- December 5, 2019
A little more than a month after the doors were scheduled to close for good, the two YMCA fitness centers in Sarasota are functioning, though not yet at full capacity.
After the Sarasota Family YMCA in July announced it would close the fitness centers, timing and determined patrons forged a partnership that would keep both the Frank G. Berlin Sr. Branch and the Evelyn Sadlier Jones Branch open.
That partnership — between Dreamers Academy charter school, the Save Our Y organization and the investment firm Project Stoked — has proved fruitful.
Although the fitness centers closed Sept. 13, the day originally scheduled as the centers' final functioning day, they reopened Sept. 17, under new ownership.
In that three-day period, Y leaders said they had to start from scratch: rehiring all the fitness centers’ employees, launching a new payroll and membership system, and rebuilding the computer system.
“Backed by the excitement of the community, that gave us the impetus to really move forward in a timely fashion,” said Lucia Barrett, a founding member of Save Our Y. “We are very, very happy, but we are certainly not out of the woods yet.”
Leaders of the new fitness centers quickly began the process of seeking memberships. Currently, the Y is at 60% of its goal, which is about 6,000 members between both branches.
However, Barrett said some members, particularly snowbirds, don’t realize the Y is still open for business. To combat that notion, both centers are open to the public for free on weekends throughout October.
Another benefit offered, said Larry Silvermintz, an advocate for keeping the Ys open, is discounts on memberships and low income members discounts, as well as a waived enrollment fee.
“I’m confident that we’re going to be able to hit that number and keep this operation open and in the hands of this community for decades to come,” said Charlie Campbell, chairman of the Sarasota Y’s transitional board of directors.
The Sarasota Family YMCA decided to close the fitness centers because they were no longer self-sustaining, interim CEO Steve Bourne said. However, Barrett said that with the proper membership numbers, there’s no reason they can’t be.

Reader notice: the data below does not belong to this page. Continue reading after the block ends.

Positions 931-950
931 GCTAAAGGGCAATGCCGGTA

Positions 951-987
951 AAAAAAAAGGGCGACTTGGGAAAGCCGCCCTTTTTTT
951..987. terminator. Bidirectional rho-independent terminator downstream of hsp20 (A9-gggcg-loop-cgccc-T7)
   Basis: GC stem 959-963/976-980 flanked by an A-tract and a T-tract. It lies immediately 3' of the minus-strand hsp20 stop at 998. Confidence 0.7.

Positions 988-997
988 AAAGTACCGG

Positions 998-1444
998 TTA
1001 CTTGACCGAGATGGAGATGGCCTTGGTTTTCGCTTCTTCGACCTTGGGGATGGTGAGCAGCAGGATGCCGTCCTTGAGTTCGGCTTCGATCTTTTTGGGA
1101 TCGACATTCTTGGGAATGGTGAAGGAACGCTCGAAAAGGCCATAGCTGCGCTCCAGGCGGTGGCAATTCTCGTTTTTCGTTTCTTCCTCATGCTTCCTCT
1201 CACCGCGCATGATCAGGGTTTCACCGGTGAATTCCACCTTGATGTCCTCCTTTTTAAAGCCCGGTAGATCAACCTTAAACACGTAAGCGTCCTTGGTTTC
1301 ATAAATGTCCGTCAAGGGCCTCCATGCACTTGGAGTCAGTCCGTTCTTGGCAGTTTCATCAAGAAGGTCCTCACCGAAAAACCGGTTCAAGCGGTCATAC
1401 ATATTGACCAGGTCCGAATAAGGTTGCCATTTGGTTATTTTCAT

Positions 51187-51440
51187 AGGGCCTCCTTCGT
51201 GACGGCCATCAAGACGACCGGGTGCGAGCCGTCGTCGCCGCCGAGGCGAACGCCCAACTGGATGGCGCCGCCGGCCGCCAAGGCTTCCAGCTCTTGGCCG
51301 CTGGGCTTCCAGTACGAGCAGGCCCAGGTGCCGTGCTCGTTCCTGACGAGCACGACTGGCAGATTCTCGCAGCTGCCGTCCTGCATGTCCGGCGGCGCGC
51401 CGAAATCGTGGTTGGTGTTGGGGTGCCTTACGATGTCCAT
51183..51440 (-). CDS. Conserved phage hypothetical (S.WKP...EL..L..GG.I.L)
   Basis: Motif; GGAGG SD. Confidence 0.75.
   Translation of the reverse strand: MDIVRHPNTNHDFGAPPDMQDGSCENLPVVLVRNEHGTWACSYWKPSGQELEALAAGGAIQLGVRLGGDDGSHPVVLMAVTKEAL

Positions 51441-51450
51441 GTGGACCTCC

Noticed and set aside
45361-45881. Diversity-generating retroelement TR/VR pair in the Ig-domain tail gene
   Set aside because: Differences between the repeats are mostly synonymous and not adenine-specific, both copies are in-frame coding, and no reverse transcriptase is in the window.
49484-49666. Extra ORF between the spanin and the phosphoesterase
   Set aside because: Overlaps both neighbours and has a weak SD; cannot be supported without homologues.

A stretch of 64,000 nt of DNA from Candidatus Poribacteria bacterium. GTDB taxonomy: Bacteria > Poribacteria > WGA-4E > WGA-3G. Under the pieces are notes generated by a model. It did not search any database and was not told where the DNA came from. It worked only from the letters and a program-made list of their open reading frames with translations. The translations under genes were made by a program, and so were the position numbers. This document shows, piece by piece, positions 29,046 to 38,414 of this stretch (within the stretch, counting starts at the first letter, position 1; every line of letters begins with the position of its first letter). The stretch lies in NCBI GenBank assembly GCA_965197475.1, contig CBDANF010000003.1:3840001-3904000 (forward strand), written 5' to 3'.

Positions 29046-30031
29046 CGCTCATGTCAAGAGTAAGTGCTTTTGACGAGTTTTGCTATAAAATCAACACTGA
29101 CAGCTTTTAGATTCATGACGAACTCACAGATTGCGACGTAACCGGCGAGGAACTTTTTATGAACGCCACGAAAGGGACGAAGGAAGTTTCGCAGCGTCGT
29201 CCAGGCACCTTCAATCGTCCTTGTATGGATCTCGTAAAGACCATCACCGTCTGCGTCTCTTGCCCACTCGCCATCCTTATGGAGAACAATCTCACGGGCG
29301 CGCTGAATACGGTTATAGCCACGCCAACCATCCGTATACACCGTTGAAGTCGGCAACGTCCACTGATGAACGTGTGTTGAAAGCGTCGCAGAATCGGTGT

The organizations will, however, continue to fundraise to be able to make improvements. Previously, patrons have complained about poor equipment and run-down facilities, which is something Campbell hopes to improve.
Already, the new organization is making a deal to bring new workout equipment to the gyms; leaders just need to decide what types of machines would best benefit patrons.
Leaders are also hoping to build on the community aspect of the Ys and are hoping to bring various athletic programs and weekend dances, as well as the Silver Sneakers program, a fitness program included with many Medicare plans. Additionally, the organizations are focused on creating a permanent Y board that is filled with people who frequently patronize the centers.
“We really need to have people that come to these Ys very often, that work out in these facilities and talk to the members and talk to the staff,” Campbell said. “We are going to be engaged everyday.”
The big hurdle, though, lies in signing onto a long-term lease. Currently, the organizations are on short-term lease that is set to end Nov. 17. Campbell said the partners hope to finalize a contract for the purchase of the land before that date.
Although he wouldn’t say what might happen if the land purchase doesn’t happen before Nov. 17, Campbell said he is confident the deal will go through.
Aside from the gym, Campbell hopes to work out a contract with Dreamers Academy charter school to detail how the two organizations will work together on the same property.
Both parties have said that they look forward to the partnership and hope to share resources when possible.
Dreamers Academy Principal Rubylinda Zickafoose said she is happy to finally have a location for the next school year after several other location options didn’t pan out.
“This just seemed like it was waiting to happen specifically for us,” she said. “The Y and Dreamers Academy, the missions are so very much aligned. … We just felt it was like a blessing that was just waiting to happen to us.”
Zickafoose is making sure the school has all the infrastructure it needs, such as a code of conduct, parent and student handbooks and a staff policy manual, as well as furniture and technology. Additionally, she has been meeting with potential teachers and clients.
The school, which is set to open in August 2020, is expected to have between 200 and 300 students. It will function at the Berlin Branch site, located at 1075 S. Euclid Ave., though a building has yet to be determined.
In the past, school leaders said they will consider options for sharing space with the Y when it makes sense, though Zickafoose said that idea comes with a caveat: ensuring the safety of the students.
Although facility plans are still in negotiations, Zickafoose said she is excited for the possibilities the partnership can bring.
“I see, you know, just a partnership of after school tutoring, using swim lessons, exercise classes, mentoring,” she said. “I mean, there’s just endless, endless possibilities.”